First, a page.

Big Ten Drafts Football Coaches Versus Comcast

As it gets ready to clash with Comcast over rights fees, Fox Networks Group has put together a commercial that features popular college football coaches warning subscribers they might not be able to see Big Ten games on Big Ten Network or FS1 this fall.

Big Ten Network’s distribution deal with Comcast is expiring just as the college football season is starting. The way the schedule is set up most of the early Big Ten football games are on BTN or Fox Sports 1, and without a new deal, those games will get blacked out to Comcast subscribers.

Fox has reached into its playbook for a spot appearing online starting Thursday that features Big Ten coaches warning that “Comcast Xfinity customers could miss every single Big Ten football game on FS1 and the Big Ten Network.”

The coaches include James Franklin of Penn State, P.J. Fleck, Minnesota; Kirk Ferentz, Iowa: Tom Allen, Indiana; Lovie Smith, Illinois; Chris Ash: Rutgers; Jeff Brohm, Purdue; D.J. Durkin, Maryland; Mark Dantonio; Michigan State; Jim Harbaugh, Michigan, Scott Frost, Nebraska and Pat Fitzgerald, Northwestern.

Harbaugh tells viewers: “For more information, visit,” and an announcer closes with “Don’t let Comcast take away your games.”


The spot is appearing on Facebook, Twitter and, but not on the cable network yet. But the campaign is expected to ramp up as the deadline at the end of the month gets closer.

Related: beIN Sports Off Comcast in Dispute Over Fees

Mark Silverman, president of Fox Sports National Networks and the Big Ten Network began calling attention to the end of the deal with Comcast during the conference’s media day in Chicago on July 24.

Since April, Comcast has dropped the Big Ten Network outside of the states where the Big Ten has schools partly as a signal that a difficult negotiation lays ahead, according to Silverman.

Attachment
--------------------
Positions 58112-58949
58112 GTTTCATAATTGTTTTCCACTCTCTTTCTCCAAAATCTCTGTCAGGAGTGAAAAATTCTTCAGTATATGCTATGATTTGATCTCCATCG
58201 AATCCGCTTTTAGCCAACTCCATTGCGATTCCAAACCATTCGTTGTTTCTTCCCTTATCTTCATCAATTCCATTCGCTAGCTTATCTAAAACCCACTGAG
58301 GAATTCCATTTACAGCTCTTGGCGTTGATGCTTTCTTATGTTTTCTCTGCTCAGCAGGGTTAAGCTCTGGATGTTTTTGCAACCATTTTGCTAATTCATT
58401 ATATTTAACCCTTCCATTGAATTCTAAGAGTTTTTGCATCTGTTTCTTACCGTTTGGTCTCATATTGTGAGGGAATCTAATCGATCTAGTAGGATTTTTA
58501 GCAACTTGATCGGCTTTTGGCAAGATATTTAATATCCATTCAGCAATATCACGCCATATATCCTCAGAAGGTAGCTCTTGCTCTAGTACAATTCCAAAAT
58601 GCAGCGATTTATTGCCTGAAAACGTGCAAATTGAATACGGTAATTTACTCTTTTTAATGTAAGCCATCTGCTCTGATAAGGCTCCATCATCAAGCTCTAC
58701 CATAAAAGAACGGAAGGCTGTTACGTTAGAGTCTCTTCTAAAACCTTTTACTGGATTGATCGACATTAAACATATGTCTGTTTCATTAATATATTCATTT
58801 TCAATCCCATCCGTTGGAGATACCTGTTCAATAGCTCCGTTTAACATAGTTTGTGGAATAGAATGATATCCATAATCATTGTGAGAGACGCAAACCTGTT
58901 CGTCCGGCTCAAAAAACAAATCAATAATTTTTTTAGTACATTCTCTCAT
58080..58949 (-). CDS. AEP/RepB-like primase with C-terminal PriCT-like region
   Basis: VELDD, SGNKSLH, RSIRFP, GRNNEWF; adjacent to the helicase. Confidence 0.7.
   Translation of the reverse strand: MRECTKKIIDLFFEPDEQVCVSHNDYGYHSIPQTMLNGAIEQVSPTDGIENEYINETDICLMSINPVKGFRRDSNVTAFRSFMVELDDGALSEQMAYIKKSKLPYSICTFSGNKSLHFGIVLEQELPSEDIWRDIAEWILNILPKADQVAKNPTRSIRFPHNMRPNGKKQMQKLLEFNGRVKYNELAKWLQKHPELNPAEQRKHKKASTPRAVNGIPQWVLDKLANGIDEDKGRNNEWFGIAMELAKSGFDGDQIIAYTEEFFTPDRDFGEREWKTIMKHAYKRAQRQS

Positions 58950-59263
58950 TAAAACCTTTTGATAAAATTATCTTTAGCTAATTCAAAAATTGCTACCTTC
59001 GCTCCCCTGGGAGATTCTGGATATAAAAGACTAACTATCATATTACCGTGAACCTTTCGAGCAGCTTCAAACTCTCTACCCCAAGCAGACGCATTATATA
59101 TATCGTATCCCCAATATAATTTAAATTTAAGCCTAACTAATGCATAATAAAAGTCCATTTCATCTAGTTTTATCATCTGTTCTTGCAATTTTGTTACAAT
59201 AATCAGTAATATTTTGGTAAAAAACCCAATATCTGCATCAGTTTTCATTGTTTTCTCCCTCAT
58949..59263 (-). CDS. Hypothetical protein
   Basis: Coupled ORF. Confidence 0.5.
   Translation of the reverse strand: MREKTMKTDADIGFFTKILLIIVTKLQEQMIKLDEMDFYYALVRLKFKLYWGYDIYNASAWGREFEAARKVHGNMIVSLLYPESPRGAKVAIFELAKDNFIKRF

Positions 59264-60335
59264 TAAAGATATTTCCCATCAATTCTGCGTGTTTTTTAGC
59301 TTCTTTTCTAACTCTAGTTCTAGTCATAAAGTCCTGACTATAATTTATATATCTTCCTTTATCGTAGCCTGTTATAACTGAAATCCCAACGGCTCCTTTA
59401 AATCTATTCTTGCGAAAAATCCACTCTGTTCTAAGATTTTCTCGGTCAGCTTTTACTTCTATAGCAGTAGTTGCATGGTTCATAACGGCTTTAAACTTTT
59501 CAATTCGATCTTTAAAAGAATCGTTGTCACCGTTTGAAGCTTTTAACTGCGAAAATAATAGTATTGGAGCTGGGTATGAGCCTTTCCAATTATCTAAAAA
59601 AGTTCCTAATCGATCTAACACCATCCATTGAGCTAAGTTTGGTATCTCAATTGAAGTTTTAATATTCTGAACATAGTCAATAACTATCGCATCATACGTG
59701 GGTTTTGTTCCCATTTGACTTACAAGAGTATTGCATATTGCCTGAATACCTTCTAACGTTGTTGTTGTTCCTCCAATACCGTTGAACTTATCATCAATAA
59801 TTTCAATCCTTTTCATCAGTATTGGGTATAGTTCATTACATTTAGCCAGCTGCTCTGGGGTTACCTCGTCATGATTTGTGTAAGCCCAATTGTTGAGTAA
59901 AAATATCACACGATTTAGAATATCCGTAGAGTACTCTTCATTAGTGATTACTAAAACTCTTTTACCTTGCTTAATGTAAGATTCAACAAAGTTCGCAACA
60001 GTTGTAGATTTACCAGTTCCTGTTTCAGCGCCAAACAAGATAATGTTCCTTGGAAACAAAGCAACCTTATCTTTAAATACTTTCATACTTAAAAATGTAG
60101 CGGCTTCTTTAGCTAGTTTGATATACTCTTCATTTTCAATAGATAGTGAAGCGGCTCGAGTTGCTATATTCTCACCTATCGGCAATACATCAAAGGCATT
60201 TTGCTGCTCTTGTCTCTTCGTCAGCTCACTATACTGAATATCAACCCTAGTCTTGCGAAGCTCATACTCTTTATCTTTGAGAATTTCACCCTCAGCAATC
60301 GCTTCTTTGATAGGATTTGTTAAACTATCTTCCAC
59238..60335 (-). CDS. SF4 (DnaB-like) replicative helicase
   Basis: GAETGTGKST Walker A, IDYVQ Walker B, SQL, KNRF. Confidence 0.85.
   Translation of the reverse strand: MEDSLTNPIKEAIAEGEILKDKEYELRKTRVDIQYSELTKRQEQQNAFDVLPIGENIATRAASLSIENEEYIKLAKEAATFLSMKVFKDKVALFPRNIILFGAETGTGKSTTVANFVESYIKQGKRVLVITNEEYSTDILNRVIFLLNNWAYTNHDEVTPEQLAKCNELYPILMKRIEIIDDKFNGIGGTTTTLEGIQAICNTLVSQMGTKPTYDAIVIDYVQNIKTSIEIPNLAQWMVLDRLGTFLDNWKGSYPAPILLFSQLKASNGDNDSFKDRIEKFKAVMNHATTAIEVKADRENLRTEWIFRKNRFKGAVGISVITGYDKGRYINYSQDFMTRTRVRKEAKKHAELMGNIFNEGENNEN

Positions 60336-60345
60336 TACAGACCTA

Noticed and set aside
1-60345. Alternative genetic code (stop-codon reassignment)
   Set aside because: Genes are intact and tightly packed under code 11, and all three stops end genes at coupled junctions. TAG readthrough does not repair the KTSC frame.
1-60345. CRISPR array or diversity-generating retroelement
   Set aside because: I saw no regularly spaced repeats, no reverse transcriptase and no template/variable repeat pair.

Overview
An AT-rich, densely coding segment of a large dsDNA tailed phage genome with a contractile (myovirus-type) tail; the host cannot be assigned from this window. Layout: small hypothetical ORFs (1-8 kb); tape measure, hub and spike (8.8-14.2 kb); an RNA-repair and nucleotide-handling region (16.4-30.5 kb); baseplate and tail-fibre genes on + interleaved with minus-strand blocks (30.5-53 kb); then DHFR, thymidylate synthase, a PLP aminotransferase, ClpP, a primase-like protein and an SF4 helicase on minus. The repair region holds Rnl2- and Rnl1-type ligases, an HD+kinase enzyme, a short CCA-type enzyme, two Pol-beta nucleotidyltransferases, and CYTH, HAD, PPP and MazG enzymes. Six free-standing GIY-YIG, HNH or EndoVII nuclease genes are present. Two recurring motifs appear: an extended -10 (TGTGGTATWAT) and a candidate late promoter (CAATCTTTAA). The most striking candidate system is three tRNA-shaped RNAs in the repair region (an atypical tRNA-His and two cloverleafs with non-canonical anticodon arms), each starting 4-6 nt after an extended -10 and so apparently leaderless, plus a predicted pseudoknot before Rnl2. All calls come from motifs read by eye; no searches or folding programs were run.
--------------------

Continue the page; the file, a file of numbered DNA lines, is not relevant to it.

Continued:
When BTN originally launched in 2007, Comcast was a holdout, hamstringing the network in states served by Comcast where the conference has schools.

Comcast reached a 10-year agreement to carry BTN in June 2008 and launched it in time for the 2008 college football season in states where the Big Ten had schools. Outside of the Big Ten states that Comcast serves, Comcast has the option to provide Big Ten Network programming on any level of service,

BTN charges cable operators a different sub fee in states where the Big Ten has school. According to research company Kagan, BTN gets more than $1.30 per month from cable operators for in-market subscribers, but less than a dime for out-of-market subscribers.

Silverman says that Comcast actually pays a flat fee for its right to carry the network outside of Big Ten school states, and that fee is the same whether the network is available in millions of homes or in none.

In addition to its deal with the Big Ten Network, Comcast agreed to pay a surcharge on top of its deal with FS1 when FS1 expanded the number of Big Ten games it carries. If Comcast does not extend that deal, those games will be blacked out on FS1.

Comcast and Fox have been at loggerheads on a number of fronts in recent years.

21st Century Fox patriarch Rupert Murdoch last year rejected Comcast’s bid to buy assets from Fox because he preferred to get Disney stock instead of Comcast’s.

Related: Fox Confirms Receiving New Bid for Assets from Comcast

Comcast attempted to outbid Disney for those assets, but gave up last month. The Comcast and Disney are still competing to buy Sky, in which Fox holds a 39% stake.

The two companies also pitched a long battle over the YES Network that began in 2015, the regionals sports channel that carries the Yankees and the Brooklyn Nets in the New York metropolitan area.

The fight over YES was one reason Murdoch was unwilling to do business with Comcast CEO Brian Roberts.

Jon has been business editor of Broadcasting+Cable since 2010. He focuses on revenue-generating activities, including advertising and distribution, as well as executive intrigue and merger and acquisition activity. Just about any story is fair game, if a dollar sign can make its way into the article. Before B+C, Jon covered the industry for TVWeek, Cable World, Electronic Media, Advertising Age and The New York Post. A native New Yorker, Jon is hiding in plain sight in the suburbs of Chicago.